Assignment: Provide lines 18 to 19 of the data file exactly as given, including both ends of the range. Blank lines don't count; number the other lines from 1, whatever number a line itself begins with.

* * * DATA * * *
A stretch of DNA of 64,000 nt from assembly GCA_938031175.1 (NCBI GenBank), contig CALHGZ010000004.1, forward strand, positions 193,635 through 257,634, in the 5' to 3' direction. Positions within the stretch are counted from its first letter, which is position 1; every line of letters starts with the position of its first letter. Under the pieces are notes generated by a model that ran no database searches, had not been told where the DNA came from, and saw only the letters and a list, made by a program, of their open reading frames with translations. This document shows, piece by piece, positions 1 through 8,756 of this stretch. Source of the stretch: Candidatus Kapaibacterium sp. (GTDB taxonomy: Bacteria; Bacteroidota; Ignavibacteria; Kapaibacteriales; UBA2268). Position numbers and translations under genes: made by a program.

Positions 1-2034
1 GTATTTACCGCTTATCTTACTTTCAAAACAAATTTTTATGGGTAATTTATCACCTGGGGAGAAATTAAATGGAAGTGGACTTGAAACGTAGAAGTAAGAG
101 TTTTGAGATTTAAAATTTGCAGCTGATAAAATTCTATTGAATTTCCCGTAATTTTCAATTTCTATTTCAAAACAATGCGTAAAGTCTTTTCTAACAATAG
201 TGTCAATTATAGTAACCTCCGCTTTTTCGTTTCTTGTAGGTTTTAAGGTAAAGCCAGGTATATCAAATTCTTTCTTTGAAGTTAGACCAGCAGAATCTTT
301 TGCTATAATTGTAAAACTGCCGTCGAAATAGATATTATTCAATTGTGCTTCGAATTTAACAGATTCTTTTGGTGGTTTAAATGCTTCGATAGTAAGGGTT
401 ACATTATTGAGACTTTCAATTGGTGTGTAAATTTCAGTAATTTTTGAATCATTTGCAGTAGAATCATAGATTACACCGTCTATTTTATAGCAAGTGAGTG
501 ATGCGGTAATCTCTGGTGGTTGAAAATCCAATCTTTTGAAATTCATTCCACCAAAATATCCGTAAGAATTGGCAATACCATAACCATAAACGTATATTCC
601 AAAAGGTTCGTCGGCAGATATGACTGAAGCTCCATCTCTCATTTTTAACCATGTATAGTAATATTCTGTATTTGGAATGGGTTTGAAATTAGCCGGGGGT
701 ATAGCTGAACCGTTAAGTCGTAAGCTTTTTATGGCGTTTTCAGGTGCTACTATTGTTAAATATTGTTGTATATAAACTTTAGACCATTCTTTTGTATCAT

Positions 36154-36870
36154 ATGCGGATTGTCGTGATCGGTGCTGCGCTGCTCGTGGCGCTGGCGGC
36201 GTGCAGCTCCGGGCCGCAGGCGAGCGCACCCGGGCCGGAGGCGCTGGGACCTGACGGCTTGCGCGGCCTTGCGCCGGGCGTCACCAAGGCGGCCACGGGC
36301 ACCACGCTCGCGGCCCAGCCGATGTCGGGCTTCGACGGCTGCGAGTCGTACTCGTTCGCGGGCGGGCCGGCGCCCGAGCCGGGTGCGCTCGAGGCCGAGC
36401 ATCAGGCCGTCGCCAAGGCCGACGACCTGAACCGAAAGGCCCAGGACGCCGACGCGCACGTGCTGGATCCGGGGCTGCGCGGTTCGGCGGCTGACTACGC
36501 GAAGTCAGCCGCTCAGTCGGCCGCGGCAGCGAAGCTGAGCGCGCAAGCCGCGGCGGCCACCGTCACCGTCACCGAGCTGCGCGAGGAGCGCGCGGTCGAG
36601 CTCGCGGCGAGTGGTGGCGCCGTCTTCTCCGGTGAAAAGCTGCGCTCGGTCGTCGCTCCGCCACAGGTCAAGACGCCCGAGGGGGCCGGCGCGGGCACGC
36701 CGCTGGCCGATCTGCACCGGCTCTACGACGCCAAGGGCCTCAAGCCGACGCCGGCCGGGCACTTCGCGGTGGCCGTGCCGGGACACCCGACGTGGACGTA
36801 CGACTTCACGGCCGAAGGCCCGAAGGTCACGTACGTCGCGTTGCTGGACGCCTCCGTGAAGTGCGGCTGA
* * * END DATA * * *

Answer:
36701 CGCTGGCCGATCTGCACCGGCTCTACGACGCCAAGGGCCTCAAGCCGACGCCGGCCGGGCACTTCGCGGTGGCCGTGCCGGGACACCCGACGTGGACGTA
36801 CGACTTCACGGCCGAAGGCCCGAAGGTCACGTACGTCGCGTTGCTGGACGCCTCCGTGAAGTGCGGCTGA